Four Emergency Room Tips For The Average American

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Emergency rooms are a real asset when you are injured or suddenly become ill, requiring prompt treatment. However, because they handle last-minute problems of all kinds, emergency rooms can get a little busy and chaotic. This is just the nature of the business! As an average American consumer, it's important to know a few tips and tricks that can ensure you get the help you need in the emergency room -- without too much hassle.

1. Calling an ambulance does not get you in faster,

Hospitals rely on a system called triage to determine who needs to be seen by the emergency room doctors the fastest. If one person comes in with a massive axe wound and someone else comes in with a cough, for example, the ER is going to treat the person with the axe wound first. Some people think that if you take an ambulance ride to the ER, this will allow you to bypass the triage process and get treatment faster -- but that is simply untrue. The hospital will still evaluate what is bothering you and then correctly cede you in line depending on the severity of your ailment compared to everyone else's ailments.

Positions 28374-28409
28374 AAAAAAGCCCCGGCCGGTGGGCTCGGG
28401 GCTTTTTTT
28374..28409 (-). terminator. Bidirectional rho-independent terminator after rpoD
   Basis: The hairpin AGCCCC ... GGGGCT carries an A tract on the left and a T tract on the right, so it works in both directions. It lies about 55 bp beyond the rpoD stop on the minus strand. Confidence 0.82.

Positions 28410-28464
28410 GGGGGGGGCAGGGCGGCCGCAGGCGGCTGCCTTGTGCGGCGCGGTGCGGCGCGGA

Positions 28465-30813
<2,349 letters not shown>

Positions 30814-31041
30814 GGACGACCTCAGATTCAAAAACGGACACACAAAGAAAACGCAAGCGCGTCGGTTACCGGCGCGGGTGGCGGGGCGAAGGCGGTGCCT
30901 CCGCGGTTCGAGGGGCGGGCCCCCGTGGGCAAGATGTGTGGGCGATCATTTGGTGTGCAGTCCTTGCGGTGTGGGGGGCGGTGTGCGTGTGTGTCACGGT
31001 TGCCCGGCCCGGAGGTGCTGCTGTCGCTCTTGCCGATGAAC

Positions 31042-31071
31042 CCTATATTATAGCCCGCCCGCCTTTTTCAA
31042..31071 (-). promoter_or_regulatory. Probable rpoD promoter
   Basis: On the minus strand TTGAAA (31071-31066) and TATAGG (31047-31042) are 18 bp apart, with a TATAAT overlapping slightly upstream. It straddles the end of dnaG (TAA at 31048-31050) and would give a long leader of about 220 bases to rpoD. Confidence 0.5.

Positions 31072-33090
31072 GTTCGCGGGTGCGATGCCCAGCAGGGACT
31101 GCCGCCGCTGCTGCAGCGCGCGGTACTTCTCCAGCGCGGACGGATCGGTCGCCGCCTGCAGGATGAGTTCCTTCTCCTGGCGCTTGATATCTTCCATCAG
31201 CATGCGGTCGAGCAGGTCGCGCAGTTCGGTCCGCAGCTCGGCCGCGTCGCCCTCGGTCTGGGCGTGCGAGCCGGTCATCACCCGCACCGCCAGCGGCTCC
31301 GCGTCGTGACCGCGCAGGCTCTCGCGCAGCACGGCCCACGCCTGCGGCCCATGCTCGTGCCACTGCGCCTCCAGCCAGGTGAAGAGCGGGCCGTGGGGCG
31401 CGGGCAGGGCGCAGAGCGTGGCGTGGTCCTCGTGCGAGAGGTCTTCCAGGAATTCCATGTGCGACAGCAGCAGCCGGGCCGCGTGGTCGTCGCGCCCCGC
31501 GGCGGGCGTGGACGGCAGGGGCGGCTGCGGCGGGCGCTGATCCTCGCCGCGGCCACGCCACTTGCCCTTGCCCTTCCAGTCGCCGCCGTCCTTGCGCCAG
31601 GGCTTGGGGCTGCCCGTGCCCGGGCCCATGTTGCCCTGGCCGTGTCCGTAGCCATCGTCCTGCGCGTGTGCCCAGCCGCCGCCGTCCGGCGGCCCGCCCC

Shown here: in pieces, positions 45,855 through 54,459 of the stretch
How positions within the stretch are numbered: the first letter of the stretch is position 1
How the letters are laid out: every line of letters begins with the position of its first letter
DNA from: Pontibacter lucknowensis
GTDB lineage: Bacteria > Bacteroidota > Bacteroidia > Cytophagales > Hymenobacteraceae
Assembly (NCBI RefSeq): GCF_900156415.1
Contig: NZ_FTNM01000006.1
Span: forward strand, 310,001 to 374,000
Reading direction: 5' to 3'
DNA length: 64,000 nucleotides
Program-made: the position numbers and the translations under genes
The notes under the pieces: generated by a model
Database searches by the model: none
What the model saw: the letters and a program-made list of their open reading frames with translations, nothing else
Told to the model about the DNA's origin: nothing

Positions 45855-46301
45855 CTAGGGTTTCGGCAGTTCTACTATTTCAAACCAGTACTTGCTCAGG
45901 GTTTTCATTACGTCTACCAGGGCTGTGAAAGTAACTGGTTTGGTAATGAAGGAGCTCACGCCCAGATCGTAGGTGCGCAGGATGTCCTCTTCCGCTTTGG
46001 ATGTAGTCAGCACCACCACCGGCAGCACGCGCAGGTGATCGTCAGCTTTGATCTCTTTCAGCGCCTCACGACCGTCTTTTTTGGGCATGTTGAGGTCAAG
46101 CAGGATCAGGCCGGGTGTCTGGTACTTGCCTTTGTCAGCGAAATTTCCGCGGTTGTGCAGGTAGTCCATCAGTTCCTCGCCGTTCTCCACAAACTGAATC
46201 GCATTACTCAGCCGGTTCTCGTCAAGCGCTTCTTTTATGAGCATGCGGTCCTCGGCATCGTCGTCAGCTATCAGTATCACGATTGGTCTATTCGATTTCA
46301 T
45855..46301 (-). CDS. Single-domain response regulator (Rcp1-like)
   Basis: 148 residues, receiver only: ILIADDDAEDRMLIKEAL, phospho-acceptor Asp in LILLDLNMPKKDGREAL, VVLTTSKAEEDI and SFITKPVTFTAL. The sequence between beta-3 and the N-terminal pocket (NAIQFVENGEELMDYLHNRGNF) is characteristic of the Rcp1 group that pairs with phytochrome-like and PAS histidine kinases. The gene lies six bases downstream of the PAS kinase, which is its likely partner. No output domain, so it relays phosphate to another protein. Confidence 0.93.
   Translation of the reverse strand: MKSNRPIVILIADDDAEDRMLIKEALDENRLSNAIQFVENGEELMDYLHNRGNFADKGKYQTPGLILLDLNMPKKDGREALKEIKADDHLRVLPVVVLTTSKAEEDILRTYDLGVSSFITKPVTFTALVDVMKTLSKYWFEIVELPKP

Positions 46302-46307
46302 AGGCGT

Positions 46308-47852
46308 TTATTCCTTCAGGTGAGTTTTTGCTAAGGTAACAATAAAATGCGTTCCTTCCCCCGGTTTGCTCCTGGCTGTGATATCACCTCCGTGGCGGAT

2. Call your insurance company first.

Many people arrive to the ER for treatment and are surprised to find that their health insurance company won't cover emergency treatment for the condition they're experiencing. So if your ailment is not gravely life-threatening, take a minute to call your insurance company before heading to the ER. If you have something more minor like a cough or a fever, they may recommend that you go to an urgent care center instead.

3. Bring your health insurance information.

Your treatment may be delayed if you do not have all of the necessary information to give emergency room staff. So, if at all possible, bring your health insurance card with you to the ER. If you do not have this information on you when you are injured, arrange to have a friend or family member go pick it up and bring it to you ASAP.

4. Keep your story short and sweet.

ER doctors need to know what happened to you, but they do not usually need to know a 5-part backstory. Tell them briefly what is wrong and what happened, and leave them to ask questions if they need other information. Spilling too much information up-front may result in slower service for other patients and may even leave your doctor feeling overwhelmed with details.